Oceans of Crime: Maritime Piracy and Transnational Security in Southeast Asia and Bangladesh
Southeast Asia and Bangladesh are at present global hot spots of pirate attacks on merchant vessels and fishing boats. This book explains why, and in what form, piracy still exists. It offers an integrated analysis of the root causes of piracy, linking declining fish stocks, organized crime networks, radical politically motivated groups, the use of flags of convenience, the lack of state control over national territory, and the activities of private security companies, and identifies their wider security implications.
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THE DARK SIDE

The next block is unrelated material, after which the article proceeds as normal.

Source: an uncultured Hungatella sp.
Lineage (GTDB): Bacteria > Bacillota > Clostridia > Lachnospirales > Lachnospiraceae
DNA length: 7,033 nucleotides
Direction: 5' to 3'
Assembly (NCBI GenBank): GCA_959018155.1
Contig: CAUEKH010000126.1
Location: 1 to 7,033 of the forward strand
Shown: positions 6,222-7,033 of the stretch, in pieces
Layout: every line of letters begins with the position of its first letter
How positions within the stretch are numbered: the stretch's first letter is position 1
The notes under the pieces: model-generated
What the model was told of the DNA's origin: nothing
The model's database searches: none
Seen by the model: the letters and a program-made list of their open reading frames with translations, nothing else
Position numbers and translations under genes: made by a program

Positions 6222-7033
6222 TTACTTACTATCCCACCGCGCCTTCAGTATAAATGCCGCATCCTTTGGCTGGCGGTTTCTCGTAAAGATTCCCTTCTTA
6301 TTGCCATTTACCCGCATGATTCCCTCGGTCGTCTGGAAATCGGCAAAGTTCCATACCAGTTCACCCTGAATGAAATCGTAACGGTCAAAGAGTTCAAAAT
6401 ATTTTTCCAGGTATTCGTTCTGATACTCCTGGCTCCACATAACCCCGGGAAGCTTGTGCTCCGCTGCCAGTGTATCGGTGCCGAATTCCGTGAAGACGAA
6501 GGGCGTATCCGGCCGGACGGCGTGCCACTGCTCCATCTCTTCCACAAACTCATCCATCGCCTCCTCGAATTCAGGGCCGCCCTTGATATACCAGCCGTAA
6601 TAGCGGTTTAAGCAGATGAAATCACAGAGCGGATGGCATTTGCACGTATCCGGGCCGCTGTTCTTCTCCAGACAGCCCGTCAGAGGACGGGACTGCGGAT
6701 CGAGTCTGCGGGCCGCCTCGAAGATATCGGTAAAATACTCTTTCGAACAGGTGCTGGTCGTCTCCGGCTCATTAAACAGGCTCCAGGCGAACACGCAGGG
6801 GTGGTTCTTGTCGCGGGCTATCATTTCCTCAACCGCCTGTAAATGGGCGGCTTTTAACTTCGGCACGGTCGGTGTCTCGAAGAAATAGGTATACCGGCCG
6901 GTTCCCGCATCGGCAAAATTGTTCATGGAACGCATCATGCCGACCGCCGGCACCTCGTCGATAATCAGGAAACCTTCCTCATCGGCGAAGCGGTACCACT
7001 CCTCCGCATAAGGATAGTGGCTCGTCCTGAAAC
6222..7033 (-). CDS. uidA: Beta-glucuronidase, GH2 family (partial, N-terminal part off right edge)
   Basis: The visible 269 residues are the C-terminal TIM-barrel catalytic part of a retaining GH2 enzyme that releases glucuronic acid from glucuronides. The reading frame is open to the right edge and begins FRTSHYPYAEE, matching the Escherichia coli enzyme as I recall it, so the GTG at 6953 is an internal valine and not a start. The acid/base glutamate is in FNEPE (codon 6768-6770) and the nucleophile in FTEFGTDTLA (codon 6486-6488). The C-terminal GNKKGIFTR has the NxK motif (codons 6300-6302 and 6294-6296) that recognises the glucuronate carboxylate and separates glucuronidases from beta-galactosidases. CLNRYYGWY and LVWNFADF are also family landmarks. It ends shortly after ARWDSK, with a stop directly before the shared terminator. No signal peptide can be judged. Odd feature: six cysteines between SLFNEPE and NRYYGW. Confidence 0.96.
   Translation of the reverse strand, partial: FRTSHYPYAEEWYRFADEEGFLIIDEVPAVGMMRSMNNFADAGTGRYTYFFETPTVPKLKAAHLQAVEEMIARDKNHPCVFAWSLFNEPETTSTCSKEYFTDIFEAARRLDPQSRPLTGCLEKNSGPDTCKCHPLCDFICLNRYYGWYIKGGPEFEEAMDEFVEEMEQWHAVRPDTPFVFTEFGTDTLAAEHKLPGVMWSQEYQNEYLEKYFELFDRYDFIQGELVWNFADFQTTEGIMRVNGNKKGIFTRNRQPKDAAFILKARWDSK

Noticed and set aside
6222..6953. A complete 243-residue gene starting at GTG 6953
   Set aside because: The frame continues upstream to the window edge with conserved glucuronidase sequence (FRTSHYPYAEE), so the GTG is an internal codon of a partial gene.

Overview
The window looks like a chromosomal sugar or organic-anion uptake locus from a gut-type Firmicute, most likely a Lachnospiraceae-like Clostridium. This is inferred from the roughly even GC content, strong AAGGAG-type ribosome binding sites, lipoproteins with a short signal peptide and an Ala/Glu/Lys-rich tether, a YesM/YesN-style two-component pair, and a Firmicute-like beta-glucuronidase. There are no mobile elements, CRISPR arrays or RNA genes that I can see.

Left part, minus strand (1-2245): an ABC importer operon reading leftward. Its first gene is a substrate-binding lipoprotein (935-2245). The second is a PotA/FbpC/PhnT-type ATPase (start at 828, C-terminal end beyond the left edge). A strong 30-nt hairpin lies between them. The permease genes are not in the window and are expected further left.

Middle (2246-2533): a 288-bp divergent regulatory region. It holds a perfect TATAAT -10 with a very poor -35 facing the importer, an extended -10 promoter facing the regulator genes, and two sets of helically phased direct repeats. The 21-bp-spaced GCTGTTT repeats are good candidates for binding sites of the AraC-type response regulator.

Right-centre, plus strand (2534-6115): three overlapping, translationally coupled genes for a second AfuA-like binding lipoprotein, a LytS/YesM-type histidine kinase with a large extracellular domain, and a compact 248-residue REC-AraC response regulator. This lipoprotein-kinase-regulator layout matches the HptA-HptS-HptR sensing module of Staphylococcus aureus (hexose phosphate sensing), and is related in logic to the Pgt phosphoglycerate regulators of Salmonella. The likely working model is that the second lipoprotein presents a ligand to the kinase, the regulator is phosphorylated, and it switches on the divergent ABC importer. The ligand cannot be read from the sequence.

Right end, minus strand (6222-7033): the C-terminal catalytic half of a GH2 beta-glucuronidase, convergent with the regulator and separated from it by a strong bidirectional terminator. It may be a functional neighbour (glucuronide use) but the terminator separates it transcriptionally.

Abu Sayyaf accessed Aceh activities anti-piracy Armed Robbery Asia and Bangladesh Asian attacks on fishing Author’s interview cargo China combat piracy companies conducted conﬂict cooperation crew members crime syndicates criminal organizations December drug economic edited example fishers fishing boats fishing vessels flag forces Furthermore Global guerrilla hostage Hutan Melintang Ibid Indonesian navy Indonesian waters International Chamber International Maritime Bureau International Transport Workers Jane’s kidnapping Kuala Kuala Perlis law enforcement agencies Malacca Strait Malaysian marine police Maritime Piracy Maritime Security merchant vessels military Myanmar naval navy open registers operations organized crime patrols perpetrators Philippines Piracy and Armed Piracy in Southeast pirate attacks pirate gangs pirates politically motivated groups port PSCs region regulations responsible Robbery against Ships Sabah seafarers Semporna separatist September shipowners Singapore Singapore Strait Southeast Asia southern Philippines Tanker targeted Thai Thailand threat Transnational Crime trawlers triads violence weapons